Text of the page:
MAL (Marine Artillerie Leichter) were made of 9 rail transportable sections that were riveted together. they could thus be disassembled.



A+
Last edited by kfbr392 on 11 Mar 2006 21:56, edited 1 time in total.

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Xavier
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Post by Xavier » 01 Feb 2006 16:11


eisenbahn9
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Post by eisenbahn9 » 18 Feb 2006 20:20

Very impressive shot of the MFPs! Any idea where this was taken?

Also, are those Siebelfahren in the background (righthand side of
the picture)? The bridge structure looks about right for that type
of vessel.

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Post by eisenbahn9 » 18 Feb 2006 20:38

Wanted to mention this find: Wolfgang Schneider's book "Tigers in Combat, Vol. I" has three photos of a Siebelfahre transporting a Tiger I tank (and several Mk IIIs) across the Strait of Messina during the evacuation of Sicily. The pictures are close-ups showing mainly the Tiger tank but you see some nice stern details on the Siebelfahre as well.

I didn't buy the book (otherwise I would have posted the pics) but it's worth checking out if you can find it at a local bookstore. One drawback is that the picture reproduction quality throughout the book is IMO less-than-average. It's printed on a somewhat coarse-grade paper.

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Post by PPoS » 27 Feb 2006 00:47

Were there any Kriegsmarine landing crafts fitted with "Flugzeugmotorenantrieb", airplane engines used for locomotion ?
I have a picture with an unknown WW2 landingcraft with two propeller engines on it, but I don't know however it's german or not.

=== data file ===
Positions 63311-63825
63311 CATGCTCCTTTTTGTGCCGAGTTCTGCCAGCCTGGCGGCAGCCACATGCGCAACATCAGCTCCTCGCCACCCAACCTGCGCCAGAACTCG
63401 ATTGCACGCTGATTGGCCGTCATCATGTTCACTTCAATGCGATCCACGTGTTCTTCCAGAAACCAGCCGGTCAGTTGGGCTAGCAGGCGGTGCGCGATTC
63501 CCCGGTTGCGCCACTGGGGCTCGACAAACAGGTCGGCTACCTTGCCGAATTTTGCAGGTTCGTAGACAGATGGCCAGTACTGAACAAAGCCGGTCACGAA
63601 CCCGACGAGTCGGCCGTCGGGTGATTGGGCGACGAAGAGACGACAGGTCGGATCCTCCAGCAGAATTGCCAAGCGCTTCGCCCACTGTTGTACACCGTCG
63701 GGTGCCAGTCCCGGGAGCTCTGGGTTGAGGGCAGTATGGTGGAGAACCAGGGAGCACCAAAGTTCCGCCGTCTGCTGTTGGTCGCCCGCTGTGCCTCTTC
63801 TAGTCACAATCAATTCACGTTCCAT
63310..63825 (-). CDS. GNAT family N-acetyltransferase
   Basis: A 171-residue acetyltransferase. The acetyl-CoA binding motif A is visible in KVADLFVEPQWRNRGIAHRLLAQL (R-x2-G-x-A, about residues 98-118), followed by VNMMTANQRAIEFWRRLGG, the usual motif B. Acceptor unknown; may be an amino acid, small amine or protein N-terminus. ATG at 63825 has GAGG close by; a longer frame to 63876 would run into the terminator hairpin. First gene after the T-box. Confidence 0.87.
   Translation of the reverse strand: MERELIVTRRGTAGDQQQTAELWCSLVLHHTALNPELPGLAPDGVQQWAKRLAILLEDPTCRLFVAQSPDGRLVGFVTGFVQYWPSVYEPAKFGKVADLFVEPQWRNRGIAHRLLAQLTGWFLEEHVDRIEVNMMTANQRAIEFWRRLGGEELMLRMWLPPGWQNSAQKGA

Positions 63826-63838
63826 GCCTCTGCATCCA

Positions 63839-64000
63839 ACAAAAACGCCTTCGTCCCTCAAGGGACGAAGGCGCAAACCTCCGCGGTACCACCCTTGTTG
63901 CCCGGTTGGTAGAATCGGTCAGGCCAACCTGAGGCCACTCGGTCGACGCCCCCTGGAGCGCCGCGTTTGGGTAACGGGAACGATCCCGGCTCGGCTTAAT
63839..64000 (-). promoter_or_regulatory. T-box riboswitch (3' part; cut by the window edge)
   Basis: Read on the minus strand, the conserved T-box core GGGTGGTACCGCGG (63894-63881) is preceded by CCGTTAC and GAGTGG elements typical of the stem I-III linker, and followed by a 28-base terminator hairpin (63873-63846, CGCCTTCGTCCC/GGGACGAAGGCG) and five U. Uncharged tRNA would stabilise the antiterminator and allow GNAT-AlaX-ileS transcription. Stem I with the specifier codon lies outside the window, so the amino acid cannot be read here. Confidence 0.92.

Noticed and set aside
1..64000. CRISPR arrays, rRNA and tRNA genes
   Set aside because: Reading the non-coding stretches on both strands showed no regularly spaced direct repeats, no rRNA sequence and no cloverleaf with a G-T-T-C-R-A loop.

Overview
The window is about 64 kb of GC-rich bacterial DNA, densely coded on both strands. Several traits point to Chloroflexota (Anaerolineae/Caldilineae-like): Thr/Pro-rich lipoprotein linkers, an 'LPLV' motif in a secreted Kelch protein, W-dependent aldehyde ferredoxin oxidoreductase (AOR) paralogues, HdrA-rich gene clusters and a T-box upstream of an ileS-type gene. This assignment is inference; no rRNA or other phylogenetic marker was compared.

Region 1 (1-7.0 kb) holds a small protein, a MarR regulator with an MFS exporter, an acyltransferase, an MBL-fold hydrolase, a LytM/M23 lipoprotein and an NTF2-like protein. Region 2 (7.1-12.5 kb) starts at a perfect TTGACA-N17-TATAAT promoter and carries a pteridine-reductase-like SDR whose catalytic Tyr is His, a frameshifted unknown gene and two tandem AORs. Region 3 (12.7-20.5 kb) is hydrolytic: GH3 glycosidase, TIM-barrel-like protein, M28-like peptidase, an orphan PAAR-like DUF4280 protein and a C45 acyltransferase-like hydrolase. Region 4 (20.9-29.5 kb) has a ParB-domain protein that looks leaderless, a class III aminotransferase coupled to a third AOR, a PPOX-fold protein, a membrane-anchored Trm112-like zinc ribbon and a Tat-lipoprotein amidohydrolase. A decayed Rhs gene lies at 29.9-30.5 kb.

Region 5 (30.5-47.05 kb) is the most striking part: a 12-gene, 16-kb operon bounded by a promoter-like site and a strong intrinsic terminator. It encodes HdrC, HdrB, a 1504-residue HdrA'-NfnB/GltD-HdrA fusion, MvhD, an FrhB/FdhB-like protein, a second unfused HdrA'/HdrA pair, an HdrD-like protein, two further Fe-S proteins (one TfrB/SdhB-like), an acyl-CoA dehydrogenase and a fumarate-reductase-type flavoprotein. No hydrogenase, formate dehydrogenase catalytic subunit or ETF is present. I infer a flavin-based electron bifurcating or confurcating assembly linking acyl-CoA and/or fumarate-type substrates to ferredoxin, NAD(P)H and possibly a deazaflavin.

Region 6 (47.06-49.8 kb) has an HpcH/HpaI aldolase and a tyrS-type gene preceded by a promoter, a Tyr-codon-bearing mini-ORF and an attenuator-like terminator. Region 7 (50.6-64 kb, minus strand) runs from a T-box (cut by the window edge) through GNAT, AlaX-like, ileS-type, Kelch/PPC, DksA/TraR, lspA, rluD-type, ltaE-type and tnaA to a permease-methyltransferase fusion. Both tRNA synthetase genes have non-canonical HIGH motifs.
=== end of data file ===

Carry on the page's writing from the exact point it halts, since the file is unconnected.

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kfbr392
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Post by kfbr392 » 10 Mar 2006 19:19

PPoS wrote:Were there any Kriegsmarine landing crafts fitted with "Flugzeugmotorenantrieb", airplane engines used for locomotion ?
I have a picture with an unknown WW2 landingcraft with two propeller engines on it, but I don't know however it's german or not.
Yes!

When Germany was peparing the Invasion of England in July of 1940 old 600HP BMW aircraft engines that had run past their 1000 hour life time were used to power engineless barges. Germany had no landing ships at that time only unpowered barges and spare aircraft engines!
Such engines were also fitted to pontoons connected by a deck, creating the first Siebel ferries.

Later Diesel engines were used because they were easier to maintain and consumed less and cheaper fuel that exploded less likely.

Interestingly, the first MFPs had one Diesel and two such aircraft engines, but only a handfull were built in that configurations, all further 1000 MFP had 3 truck Diesels.

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PPoS
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Post by PPoS » 11 Mar 2006 01:59

Thanks alot for that information! Do you know where one can find some pictures of this craft ?

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kfbr392
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Post by kfbr392 » 11 Mar 2006 21:57

there are two german books that have all these pics and lots of info:

Kugler, "Das Landungswesen"
Schneider, "Plattbugkreuzer"

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PPoS
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Post by PPoS » 16 Mar 2006 17:21

Thx for the tip!